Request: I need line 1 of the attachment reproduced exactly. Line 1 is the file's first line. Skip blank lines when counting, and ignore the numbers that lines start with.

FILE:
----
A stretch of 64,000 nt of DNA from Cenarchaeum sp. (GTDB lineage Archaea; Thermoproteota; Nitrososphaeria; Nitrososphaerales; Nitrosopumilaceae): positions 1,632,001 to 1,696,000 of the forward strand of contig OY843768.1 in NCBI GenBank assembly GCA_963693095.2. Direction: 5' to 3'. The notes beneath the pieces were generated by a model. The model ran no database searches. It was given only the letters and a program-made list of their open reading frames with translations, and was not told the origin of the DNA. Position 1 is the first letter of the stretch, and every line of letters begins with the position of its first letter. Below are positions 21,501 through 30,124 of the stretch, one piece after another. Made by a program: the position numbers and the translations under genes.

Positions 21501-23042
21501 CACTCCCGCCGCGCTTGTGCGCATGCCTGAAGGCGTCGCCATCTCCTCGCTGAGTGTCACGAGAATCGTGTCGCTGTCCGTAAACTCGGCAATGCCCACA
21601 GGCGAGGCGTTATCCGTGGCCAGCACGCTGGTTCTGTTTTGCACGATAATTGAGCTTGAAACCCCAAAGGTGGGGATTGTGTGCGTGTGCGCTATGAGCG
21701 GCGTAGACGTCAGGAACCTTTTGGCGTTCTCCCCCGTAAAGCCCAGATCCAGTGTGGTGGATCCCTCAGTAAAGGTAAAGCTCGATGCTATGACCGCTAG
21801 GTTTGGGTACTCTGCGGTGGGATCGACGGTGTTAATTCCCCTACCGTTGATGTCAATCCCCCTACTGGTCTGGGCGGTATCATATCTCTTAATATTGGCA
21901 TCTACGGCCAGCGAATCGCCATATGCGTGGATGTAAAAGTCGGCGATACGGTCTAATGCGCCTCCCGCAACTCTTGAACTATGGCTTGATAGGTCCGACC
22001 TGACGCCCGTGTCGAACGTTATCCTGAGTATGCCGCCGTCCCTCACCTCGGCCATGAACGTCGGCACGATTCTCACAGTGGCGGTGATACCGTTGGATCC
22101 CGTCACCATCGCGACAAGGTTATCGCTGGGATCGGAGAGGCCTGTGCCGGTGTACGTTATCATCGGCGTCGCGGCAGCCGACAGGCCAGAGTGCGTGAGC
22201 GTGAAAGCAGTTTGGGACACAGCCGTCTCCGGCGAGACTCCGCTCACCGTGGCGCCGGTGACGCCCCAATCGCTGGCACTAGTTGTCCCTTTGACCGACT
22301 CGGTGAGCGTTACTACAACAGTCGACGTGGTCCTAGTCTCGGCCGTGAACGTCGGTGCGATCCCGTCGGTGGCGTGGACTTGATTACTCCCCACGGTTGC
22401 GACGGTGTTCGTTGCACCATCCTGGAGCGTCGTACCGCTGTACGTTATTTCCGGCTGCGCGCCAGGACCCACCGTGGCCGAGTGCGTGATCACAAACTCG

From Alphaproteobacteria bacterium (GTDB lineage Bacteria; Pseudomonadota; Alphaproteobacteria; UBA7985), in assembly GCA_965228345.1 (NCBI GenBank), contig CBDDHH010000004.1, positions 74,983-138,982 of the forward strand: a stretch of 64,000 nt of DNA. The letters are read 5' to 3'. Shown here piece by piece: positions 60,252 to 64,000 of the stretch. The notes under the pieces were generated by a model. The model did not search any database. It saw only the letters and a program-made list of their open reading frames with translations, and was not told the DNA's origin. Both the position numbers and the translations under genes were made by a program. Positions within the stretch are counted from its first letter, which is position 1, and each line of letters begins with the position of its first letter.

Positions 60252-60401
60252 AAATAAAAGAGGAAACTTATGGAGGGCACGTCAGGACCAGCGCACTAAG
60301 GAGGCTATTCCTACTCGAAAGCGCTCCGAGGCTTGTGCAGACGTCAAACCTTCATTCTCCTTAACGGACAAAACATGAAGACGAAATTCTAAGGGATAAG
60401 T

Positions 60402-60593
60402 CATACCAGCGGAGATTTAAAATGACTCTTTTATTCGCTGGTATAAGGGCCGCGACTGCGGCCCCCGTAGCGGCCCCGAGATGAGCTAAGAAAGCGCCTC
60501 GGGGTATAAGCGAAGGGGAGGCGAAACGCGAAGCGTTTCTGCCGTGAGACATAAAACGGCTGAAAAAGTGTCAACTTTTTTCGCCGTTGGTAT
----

A stretch of 64,000 nt of DNA from Cenarchaeum sp. (GTDB lineage Archaea; Thermoproteota; Nitrososphaeria; Nitrososphaerales; Nitrosopumilaceae): positions 1,632,001 to 1,696,000 of the forward strand of contig OY843768.1 in NCBI GenBank assembly GCA_963693095.2. Direction: 5' to 3'. The notes beneath the pieces were generated by a model. The model ran no database searches. It was given only the letters and a program-made list of their open reading frames with translations, and was not told the origin of the DNA. Position 1 is the first letter of the stretch, and every line of letters begins with the position of its first letter. Below are positions 21,501 through 30,124 of the stretch, one piece after another. Made by a program: the position numbers and the translations under genes.